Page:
Bear apocryphal stamps D. De Loose et JME
Lemon-tree, Green-stained Wood, Gilded Bronze
Height: 76,5 cm (30,11in.); Diameter: 46 cm (18,11 in.)
Elegant Louis XV-style gueridon in green-stained wood marquetry on a lemon-tree background, with fine ornamentation in chiseled and gilded bronze, opening with a drawer on the belt.
The tray top and the undershelf are surrounded by a gilded bronze openwork gallery and decorated with a fine marquetry of carnation semis on a tracery background. It stands on three legs with cambering that inverts at mid-height and ends by hooves.
Louis XV period table stamped R.V.L.C., dating from the 18th century and reproduced in P. Kjellberg, Le Mobilier Français du XVIIIe siècle, Dictionnaire des Ébénistes et des Menuisiers, Editions de l’amateur, Paris, 1989, pp. 753.
From Flemish origin, cabinet-maker Roger Lacroix (1728-1799), also known as Roger Vandercruse bound with the cabinet-makers Jean-François Oeben and Jean-Henri Riesener, successively husband of his older sister. Maitre in 1755, he took over his father’s factory in rue du Faubourg Saint-Antoine and very quickly acquired great renown. From 1769, he was in charge of all court orders, and thus supplied the Countess of Provence and Madame Victoire. Lacroix is distinguished by very homogeneous Louis XV furniture, of high quality and a great talent for marquetry. His first production, during the Louis XV period, evolved with the attributes of the Transition period. At the end of Louis XV’s reign, he was one of the first to make furniture in satinwood inlaid with ebony. He then made Louis XVI models with great precision marked by the arrival of a characteristic motif, the helical rosette. Lacroix specialized in bonheurs-du-jour that he liked to decorate in Chinese style. The cabinetmaker also made many small tables for which he used repeated patterns of interlocking circles or diamonds, grids with fleurons or even vertical yellow and green stripes that imitate the marqueterie de paille. Lacroix put an end to his activity under the Revolution, without a son or wife to take over. His factory is sold after his death.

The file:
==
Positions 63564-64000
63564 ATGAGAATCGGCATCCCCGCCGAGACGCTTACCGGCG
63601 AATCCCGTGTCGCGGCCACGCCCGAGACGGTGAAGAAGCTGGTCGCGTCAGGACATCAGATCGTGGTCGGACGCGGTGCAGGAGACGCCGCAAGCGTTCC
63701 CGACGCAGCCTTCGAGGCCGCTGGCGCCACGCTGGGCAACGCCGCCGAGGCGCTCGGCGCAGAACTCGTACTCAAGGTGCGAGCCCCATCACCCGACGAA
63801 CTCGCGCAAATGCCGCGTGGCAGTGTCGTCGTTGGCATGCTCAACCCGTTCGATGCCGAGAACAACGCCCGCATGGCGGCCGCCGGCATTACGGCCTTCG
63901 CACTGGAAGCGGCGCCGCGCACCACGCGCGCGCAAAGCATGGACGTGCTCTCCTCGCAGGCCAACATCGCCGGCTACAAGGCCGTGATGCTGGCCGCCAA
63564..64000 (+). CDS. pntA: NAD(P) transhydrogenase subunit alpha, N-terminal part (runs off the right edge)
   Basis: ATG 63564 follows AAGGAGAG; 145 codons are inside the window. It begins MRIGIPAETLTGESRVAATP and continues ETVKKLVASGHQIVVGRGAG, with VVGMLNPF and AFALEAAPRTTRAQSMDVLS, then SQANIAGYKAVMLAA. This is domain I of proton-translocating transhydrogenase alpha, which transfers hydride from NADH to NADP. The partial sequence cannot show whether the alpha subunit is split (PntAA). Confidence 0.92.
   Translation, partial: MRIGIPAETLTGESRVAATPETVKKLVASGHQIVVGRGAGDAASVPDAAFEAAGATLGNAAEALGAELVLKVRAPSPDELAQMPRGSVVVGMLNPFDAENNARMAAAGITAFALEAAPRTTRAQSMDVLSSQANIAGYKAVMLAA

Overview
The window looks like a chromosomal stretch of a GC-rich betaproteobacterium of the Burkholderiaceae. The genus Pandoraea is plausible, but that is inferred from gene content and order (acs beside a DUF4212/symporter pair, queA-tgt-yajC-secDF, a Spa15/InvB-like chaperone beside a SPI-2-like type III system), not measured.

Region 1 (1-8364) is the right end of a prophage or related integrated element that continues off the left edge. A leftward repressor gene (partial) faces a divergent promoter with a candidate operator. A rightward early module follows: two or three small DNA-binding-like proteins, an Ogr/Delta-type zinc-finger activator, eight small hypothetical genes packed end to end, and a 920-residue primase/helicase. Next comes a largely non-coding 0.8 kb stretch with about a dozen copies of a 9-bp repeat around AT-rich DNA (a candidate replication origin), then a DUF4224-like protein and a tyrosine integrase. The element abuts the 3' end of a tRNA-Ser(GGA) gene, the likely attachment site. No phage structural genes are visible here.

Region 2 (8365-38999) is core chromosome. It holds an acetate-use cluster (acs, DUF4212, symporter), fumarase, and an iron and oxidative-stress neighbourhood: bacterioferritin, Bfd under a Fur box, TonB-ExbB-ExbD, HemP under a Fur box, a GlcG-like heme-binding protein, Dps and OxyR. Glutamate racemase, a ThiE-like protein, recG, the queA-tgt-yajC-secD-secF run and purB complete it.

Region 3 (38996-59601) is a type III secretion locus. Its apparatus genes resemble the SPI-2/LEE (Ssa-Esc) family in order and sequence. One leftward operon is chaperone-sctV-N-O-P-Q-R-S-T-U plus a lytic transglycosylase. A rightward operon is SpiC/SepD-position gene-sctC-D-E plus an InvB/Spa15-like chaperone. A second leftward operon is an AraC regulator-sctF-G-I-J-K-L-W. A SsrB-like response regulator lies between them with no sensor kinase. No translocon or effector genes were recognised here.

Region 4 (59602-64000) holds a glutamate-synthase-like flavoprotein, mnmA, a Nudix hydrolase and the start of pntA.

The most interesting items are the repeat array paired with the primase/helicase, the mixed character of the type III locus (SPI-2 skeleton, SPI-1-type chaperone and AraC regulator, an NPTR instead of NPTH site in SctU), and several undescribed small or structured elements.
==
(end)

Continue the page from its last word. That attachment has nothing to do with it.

Les ébénistes français de Louis XIV à la Révolution, Alexandre Pradère, Société Nouvelle des Éditions du Chêne, Paris, 1989.
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